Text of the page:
be put upon the Beast, the question will arise, 'How could the Beast be said to have seven heads, when he rose out of the sea, since five of those heads were already fallen? And in what sense are the five fallen heads, Kings, Consuls, Dictators, Decemvirs, Military Tribunes, with Consular authority, heads of the Beast?
We apprehend that the main difficulty of interpreting the Beast lies here. Bishop Newton believed the Beast to be the Papal Secular Roman Empire: but he has not shown in what manner those Pagan forms of government, Kings, Consuls, &c. were heads of the Papal Roman Empire.
The only answer that can be given in order to solve this enigma, is that given by the angel, who calls the Beast, THE BEAST THAT WAS, AND IS NOT, AND YET IS. The Beast is throughout but one Beast, namely, Daniel's fourth Beast. Paganism and Popery are both ONE. Popery is Christianity heathenized it is heathenism Christianized. The heads of the Pagan are therefore considered as heads of the Papal Roman Empire.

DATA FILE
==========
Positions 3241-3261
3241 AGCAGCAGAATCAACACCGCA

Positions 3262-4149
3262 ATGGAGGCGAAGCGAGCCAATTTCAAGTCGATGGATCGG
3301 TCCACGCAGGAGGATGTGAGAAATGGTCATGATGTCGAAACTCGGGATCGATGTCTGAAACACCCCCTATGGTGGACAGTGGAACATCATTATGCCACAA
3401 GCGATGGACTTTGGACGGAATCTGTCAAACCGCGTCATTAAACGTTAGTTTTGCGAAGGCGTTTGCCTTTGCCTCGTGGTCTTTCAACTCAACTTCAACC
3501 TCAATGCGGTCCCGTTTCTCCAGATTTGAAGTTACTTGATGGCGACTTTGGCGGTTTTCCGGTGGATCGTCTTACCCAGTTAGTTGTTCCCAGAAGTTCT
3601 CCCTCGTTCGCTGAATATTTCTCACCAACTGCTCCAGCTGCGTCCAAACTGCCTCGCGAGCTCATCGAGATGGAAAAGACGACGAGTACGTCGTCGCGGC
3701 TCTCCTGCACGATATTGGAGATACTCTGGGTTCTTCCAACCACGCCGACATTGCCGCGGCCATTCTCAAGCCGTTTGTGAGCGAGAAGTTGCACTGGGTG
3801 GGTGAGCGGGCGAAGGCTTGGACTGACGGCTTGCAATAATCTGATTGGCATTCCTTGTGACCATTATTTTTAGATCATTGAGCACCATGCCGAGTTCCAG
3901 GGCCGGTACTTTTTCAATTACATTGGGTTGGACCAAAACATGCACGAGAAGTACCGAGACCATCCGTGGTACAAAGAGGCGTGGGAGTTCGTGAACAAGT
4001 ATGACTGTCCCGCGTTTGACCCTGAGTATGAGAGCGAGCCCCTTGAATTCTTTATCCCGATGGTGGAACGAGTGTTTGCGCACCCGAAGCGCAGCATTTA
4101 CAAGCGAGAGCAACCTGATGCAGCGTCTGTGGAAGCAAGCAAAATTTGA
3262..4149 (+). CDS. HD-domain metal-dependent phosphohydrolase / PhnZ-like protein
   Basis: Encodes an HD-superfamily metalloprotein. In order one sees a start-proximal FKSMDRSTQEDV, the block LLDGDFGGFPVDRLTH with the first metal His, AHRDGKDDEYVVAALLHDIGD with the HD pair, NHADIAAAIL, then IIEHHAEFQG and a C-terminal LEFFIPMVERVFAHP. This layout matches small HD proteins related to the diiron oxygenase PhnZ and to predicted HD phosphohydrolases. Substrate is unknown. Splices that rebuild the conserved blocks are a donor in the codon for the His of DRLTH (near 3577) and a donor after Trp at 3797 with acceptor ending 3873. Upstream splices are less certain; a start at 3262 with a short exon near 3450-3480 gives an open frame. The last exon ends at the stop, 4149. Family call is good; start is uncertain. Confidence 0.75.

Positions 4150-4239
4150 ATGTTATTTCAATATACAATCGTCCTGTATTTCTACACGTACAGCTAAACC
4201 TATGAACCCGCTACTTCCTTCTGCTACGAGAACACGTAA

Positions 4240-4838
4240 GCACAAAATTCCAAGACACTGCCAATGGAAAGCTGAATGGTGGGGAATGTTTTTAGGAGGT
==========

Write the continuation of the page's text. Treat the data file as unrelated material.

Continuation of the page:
But there is another interpretation given of the heads of the Beast by the Angel. They are considered not only as CONSECUTIVE, but as CONTEMPORANEOUS heads. And this interpretation we will now proceed to consider.
The Spirit of God which gave the vision has furnished us with the explanation.
"Here is the mind which hath wisdom. The seven heads are SEVEN MOUNTAINS ON WHICH
THE WOMAN SITTETH." (xvii. 9.) Now it appears to us that these heads will have a twofold meaning, according as we consider the woman to be the city or the church of Rome.